A Russian nuclear physicist flirts with the wife of his mathematician colleague and makes an important mathematical discovery, all during the Nazi invasion of the Soviet Union.
I had not heard of this important work of Soviet fiction, a criticism of the Stalinist era, until it was brought to my attention this evening at the Notre Dame math department's "fluid dynamics seminar". Several mathematicians were challenged by my presence to attempt to name a work of mathematical fiction not already on my list. Nearly all of the suggestions were ones I had already added (or already considered and rejected). Then, FranÃ§ois Ledrappier proposed Life and Fate, specifically emphasizing the amazing mathematical discovery that the protagonist makes.
Of course, I have not yet had time to read the novel myself, but the little I can find out from its Wikipedia entry and from browsing it on Amazon.com confirm that it certainly should be included in my database of mathematical fiction.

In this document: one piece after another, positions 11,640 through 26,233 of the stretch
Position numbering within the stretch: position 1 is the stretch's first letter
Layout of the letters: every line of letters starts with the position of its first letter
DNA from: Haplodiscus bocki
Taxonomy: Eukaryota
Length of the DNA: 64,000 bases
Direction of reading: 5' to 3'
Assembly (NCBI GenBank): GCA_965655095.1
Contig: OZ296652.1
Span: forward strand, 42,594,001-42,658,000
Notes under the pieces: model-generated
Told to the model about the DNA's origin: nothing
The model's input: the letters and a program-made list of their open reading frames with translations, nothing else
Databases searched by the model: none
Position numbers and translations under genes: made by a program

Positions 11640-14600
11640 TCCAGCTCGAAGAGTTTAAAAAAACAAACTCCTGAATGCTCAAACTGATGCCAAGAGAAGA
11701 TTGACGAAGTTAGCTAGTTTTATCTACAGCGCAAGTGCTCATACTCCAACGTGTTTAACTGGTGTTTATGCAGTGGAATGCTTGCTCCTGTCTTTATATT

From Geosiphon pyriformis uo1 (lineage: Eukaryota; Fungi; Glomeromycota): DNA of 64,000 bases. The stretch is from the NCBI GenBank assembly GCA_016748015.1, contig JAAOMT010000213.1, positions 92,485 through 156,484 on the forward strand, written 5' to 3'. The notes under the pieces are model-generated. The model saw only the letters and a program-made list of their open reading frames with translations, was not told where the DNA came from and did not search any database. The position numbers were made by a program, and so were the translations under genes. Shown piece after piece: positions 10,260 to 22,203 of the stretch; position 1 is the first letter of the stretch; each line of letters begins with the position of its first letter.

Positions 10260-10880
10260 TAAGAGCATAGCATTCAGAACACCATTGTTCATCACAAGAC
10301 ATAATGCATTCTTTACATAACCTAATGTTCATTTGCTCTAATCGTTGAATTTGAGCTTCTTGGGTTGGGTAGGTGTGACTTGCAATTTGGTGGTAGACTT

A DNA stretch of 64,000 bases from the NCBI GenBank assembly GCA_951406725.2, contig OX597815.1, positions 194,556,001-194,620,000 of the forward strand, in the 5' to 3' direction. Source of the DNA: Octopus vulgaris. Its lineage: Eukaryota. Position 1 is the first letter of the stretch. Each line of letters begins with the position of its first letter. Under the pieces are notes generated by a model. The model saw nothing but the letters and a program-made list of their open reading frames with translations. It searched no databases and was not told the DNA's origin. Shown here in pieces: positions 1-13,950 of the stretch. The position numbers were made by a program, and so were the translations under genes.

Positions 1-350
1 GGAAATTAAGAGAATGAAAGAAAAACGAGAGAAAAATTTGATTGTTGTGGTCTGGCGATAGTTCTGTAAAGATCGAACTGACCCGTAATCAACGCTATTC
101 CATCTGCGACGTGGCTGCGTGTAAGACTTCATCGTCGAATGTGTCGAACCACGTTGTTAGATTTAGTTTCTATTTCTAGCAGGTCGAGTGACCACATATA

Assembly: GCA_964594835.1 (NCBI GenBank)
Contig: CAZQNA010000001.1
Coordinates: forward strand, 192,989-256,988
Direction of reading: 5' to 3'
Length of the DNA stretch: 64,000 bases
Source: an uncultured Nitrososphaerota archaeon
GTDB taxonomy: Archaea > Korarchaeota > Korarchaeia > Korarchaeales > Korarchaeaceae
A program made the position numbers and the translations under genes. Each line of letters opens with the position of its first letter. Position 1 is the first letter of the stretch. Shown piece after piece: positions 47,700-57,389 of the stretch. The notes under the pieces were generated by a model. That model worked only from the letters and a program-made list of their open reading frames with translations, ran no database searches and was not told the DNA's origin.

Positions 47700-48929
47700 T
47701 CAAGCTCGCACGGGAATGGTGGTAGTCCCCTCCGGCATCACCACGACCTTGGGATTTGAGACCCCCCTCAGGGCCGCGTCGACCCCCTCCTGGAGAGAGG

Here is a brief passage from the portion of the novel where he makes his great discovery:
(quoted from Life and Fate)
His head had been full of mathematical relationships, differential equations, the laws of higher algebra, number and probability theory. These mathematical relationships had an existence of their own in some void quite outside the world of atomic nuclei, stars, and electromagnetic or gravitational fields, outside space and time, outside the history of man and the geological history of the earth. And yet these relationships existed inside his own head.
And at the same time his head had been full of other laws and relationships: quantum interactions, fields of force, the constants that determined the process undergone by nuclei, the movement of light, and the expansion and contraction of space and time. To a theoretical physicist, the processes of the real world were only a reflection of laws that had been born in the desert of mathematics. It was not mathematics that reflected the world; the world itself was a projections of differential equations, a reflection of mathematics.